Ed and I went to dinner last Saturday evening to a fabulous Greek restaurant in Fountain Square which is very near to where I grew up. The area is booming thanks to some efforts at renovation and quaint restaurants and shops. In my childhood there was no Interstate 65 running north and south through the middle of Indianapolis (which was actually the end of the area for many many years...it split the neighborhoods, many homes became rentals as families moved out, and it was dead for years). Before the interstate, there were nice little neighborhoods of middle class families, with dads who went off to work daily and moms who stayed home. My school, Public School #18, also known as Abraham Lincoln School was across the street from the first house we lived in (a rental), and then later (from 3rd grade on) a house just a block away. That home, where my parents still live, is the one and only home my parents ever owned. I believe it cost around $10,000.
I walked to school each morning, came home for lunch which I ate watching Popeye and Janie, and walked back to school, to return home at the 3:15 p.m. bell. Mom and her friends were in the PTO, had garage sales, sat in each other's backyards while their children played, and we all went home in time to sit down for dinner together every evening at 6 p.m. sharp. We then sat in front of the television watching Andy Griffith, Beverly Hillbillies, Carol Burnett, Sonny & Cher, Dick Van Dyke, Petticoat Junction (and those were from 3rd grade on...probably before that were shows even I barely remember...Wagon Train, etc.). It would never have occurred to my parents, or any parents, to complain to a teacher about school issues; and if we got in trouble at school there was no question it was our fault and we were in trouble.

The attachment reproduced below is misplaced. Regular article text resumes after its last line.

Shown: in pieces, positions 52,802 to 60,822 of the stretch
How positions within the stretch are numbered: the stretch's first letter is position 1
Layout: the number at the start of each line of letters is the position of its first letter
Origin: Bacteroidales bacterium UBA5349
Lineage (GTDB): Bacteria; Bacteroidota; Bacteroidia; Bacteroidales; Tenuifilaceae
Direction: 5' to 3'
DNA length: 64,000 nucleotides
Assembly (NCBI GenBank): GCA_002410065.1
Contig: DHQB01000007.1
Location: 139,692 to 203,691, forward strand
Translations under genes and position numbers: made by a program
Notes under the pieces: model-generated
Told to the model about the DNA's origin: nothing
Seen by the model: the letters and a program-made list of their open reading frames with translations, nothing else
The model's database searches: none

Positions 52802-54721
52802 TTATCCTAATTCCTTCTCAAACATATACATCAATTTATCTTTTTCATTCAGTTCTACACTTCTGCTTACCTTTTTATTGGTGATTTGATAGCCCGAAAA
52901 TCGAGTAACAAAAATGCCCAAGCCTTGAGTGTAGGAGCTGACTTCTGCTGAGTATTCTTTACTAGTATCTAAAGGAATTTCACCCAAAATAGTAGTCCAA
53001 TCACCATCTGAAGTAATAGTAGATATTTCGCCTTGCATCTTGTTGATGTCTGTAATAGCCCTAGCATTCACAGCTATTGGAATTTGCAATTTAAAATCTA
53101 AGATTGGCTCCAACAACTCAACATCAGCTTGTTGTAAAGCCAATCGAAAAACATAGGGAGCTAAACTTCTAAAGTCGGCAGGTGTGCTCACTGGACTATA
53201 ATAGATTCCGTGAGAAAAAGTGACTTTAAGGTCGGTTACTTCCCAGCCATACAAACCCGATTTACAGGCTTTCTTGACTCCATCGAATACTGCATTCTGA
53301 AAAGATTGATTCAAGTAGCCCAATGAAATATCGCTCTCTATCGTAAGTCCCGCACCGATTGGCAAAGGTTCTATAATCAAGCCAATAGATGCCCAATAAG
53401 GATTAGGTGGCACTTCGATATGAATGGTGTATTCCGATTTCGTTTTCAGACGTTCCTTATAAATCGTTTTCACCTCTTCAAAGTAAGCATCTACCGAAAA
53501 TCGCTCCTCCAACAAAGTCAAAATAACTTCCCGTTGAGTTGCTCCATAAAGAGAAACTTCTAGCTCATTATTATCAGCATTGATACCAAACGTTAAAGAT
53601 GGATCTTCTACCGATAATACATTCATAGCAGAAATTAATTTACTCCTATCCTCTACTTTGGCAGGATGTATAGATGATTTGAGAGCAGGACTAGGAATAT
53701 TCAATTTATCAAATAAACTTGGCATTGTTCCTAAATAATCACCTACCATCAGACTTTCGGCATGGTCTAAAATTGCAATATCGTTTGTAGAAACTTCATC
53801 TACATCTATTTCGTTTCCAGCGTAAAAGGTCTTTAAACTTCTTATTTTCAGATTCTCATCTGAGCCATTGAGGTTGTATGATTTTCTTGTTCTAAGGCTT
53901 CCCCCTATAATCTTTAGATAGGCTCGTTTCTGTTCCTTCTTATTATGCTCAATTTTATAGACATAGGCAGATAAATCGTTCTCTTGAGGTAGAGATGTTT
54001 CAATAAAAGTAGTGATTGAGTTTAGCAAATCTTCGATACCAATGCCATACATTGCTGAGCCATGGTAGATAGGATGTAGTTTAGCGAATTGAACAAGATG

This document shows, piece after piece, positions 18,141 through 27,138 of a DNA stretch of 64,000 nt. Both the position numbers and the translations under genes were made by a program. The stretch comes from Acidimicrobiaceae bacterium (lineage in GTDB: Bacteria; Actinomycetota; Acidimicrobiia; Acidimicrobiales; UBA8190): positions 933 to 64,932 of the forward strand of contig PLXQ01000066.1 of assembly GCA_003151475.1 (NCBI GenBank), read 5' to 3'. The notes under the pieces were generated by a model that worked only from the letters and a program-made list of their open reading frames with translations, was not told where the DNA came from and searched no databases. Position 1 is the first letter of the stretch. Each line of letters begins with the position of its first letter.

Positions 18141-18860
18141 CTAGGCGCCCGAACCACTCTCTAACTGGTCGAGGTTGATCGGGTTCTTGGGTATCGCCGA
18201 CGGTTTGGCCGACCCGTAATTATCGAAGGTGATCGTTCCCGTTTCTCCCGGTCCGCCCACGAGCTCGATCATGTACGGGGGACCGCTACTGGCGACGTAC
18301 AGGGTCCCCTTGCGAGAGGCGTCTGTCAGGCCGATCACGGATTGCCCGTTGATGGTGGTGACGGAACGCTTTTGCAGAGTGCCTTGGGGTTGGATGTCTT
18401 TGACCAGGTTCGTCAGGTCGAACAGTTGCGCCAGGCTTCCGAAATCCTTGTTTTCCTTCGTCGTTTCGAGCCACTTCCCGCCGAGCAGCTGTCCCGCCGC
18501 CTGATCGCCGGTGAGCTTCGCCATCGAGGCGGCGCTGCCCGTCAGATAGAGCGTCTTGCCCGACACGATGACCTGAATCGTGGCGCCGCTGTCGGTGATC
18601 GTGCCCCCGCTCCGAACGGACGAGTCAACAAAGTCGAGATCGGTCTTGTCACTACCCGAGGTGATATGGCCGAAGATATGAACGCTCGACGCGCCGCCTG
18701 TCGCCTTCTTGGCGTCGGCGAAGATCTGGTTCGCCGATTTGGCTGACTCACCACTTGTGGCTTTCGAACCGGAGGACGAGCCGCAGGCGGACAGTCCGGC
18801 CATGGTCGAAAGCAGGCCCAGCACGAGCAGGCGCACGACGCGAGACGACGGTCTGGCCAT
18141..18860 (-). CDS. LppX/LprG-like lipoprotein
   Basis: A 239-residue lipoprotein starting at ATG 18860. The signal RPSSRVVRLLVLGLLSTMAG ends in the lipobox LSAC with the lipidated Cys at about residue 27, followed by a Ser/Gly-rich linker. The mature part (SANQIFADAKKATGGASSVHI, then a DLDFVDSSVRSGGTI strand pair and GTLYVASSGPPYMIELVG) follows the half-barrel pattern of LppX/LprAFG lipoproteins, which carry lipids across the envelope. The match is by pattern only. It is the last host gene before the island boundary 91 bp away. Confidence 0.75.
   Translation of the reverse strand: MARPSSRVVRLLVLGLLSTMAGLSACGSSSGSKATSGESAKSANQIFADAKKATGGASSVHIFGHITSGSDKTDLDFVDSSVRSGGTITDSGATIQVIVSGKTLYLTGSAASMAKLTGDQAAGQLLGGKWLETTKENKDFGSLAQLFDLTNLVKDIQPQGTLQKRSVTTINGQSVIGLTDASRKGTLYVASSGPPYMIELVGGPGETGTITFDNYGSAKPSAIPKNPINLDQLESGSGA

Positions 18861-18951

Before Fountain Square is as it is now, it had a Murphy's "dime store." Actually it still may be there, but it can't be the same. I bought a lot of my school dresses there as a child, something like 2/$5. My mom used layaway. I can still smell that place, warm salted nuts, popcorn...and I can hear the sounds...a "ding, ding, ding" in the background...and I still really don't know what that ding was for. There was a soda fountain. There was an area where you could by 45 records....not actually purchase 45 different records, but actual vinyl records that ran at the SPEED 45 on the turntable. They were sold in sleeves, either plain or with the band's picture on the front. When I was 7 and my sister 14, I'd watch her buy the latest greatest release from the Beatles. She had (and later I had one too) a little carrying case for the 45's. You also had to have the little yellow plastic pieces to fit in the hole in the center of the record so it would play smoothly. At Easter you could actually go to Murphy's and buy chicks or ducklings, and I think we owned a duck for awhile. We also once owned a rooster, whose name was Sir Cedric, and he was mean. When my mother would go out the back door to hang the wash (of course) Sir Cedric would chase after her. Yes, we had a rooster in our backyard in Indianapolis. Sir Cedric was soon banished to a farm in southern Indiana.